Ghent is an iconic city that’s a treasure trove of medieval architecture, culture and history. If you’re planning a trip to this popular destination, read on to discover the best things to see and to do.
One of the best ways to experience Ghent’s medieval beauty is by taking a boat ride along its canals. Riding through these waterways will give you a new perspective on the city’s most beautiful buildings, while also revealing its history and cultural significance.
1. Saint Bavo’s Cathedral
Saint Bavo’s Cathedral is one of the most popular sights in Ghent. It’s an imposing Gothic structure that has stood on the same site for over 1000 years.
Originally a Romanesque church, the building underwent a series of changes to transform it into a Gothic one. This involved the construction of a chancel area, radiating chapels, expansions of the transepts and a chapter house.
The cathedral is also home to an impressive collection of art, which includes a Baroque high altar made in white, black and red flamed marble by Laurent Delvaux and a Rococo pulpit made in solid oak and black and white marble by J. Arens.
The interior is also a treasure trove of paintings from various artists, including the painting Saint Bavo enters the Convent at Ghent by Peter Paul Rubens and the Calvary Triptych attributed to Justus van Gent. There are also paintings by Frans Pourbus the Elder, Caspar de Crayer and Lucas de Heere.
One of Ghent’s most popular attractions is Gravensteen, a 12th century castle that was once the home of the Count of Flanders. This imposing structure is famous for its stunning appearance and was a star of the 1913 Ghent World Fair.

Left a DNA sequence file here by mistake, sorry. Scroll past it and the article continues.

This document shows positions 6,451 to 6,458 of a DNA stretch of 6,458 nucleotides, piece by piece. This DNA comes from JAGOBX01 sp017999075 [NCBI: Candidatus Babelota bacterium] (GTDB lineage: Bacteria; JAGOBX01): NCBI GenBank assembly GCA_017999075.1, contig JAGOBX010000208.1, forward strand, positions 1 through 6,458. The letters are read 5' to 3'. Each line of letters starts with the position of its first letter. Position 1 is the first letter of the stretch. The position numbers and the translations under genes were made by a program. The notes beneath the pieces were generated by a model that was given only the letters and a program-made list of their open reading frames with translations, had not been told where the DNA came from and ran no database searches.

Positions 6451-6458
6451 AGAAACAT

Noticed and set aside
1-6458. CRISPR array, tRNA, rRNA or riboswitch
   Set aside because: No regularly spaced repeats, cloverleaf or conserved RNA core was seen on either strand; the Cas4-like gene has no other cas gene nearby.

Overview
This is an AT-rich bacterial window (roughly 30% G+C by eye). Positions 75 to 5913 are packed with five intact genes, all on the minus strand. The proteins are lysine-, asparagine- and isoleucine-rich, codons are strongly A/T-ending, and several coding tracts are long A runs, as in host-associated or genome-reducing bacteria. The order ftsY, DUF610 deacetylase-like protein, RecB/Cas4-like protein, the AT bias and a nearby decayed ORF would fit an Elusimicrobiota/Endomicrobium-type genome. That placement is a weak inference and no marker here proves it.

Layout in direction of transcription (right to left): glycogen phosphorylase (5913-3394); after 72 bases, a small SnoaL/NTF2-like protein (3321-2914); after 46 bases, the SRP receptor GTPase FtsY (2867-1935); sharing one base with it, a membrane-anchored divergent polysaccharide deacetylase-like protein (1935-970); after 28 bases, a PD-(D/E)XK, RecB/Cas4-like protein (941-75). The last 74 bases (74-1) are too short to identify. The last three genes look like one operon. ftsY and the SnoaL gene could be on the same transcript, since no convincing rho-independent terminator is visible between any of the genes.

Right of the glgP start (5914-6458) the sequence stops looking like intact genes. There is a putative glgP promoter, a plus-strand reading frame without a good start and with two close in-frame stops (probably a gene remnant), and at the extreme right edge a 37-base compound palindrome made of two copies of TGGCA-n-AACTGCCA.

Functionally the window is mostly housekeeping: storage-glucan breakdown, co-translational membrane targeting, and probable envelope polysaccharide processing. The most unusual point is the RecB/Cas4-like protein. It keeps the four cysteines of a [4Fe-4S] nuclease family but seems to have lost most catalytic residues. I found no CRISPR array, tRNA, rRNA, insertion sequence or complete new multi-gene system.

It started as a wooden fortress around the year 1000 and was later converted to stone. It was commissioned by Count Philip of Alsace who was impressed by the crusader castles he saw in his travels.
The castle has a central donjon, or keep, a residence and other smaller buildings. It’s surrounded by a fortified enclosure with 24 small-sized barbicans and a large moat fed by the Lys river.
One of the largest public squares in Ghent, Vrijdagmarkt translates to “Friday Market.” It’s named for the tradition of town markets held on Fridays.
Whether you’re here to shop local goods or enjoy a beer, there’s plenty to see and do around Vrijdagmarkt. You can visit the Sint-Jacobskerk church and a statue of Jacob van Artevelde, the entrepreneur who revived Ghent’s textile industry.
The city also has a vibrant street art culture with large murals and smaller works to explore. A stroll along Graffiti Alley is a fun way to take in some of the best artwork in the city.
4. Museum of Fine Arts
Ghent’s Museum of Fine Arts houses a huge collection of works, spanning from the Middle Ages to the 20th century. It has over 600 masterpieces, including works by famous artists like Bosch, Rubens, Van Dyck, Ensor, Minne, Claus, and Magritte.
The museum is divided into 25 different galleries and half of them focus on ancient art history, while the other half focuses on modern and contemporary art. There are also temporary exhibitions, which are very interesting.
The most important work in this collection is the Ghent Altarpiece, a painting by Hubert and Jan van Eyck that was once thought to be the first oil paintings of its kind. It is now considered one of the most influential oil paintings in the world.
5. Flower Market
The Kouter, Ghent’s historic square, is filled with flowers on Sundays. The tradition of selling flowers here dates back to 1772, and it has since earned the Kouter its nickname as the “Garden of all Gentenaars.”
It’s not hard to see why: In addition to its beautiful floral stalls, the Kouter is home to a brass band and a 19th-century cast-iron kiosk that looks like something straight out of the set of Game of Thrones.
Climb up the Belfry, a UNESCO World Heritage Site, for views over Ghent from above. The tower is one of the most well-known landmarks in the city, and its weathervane features a dragon.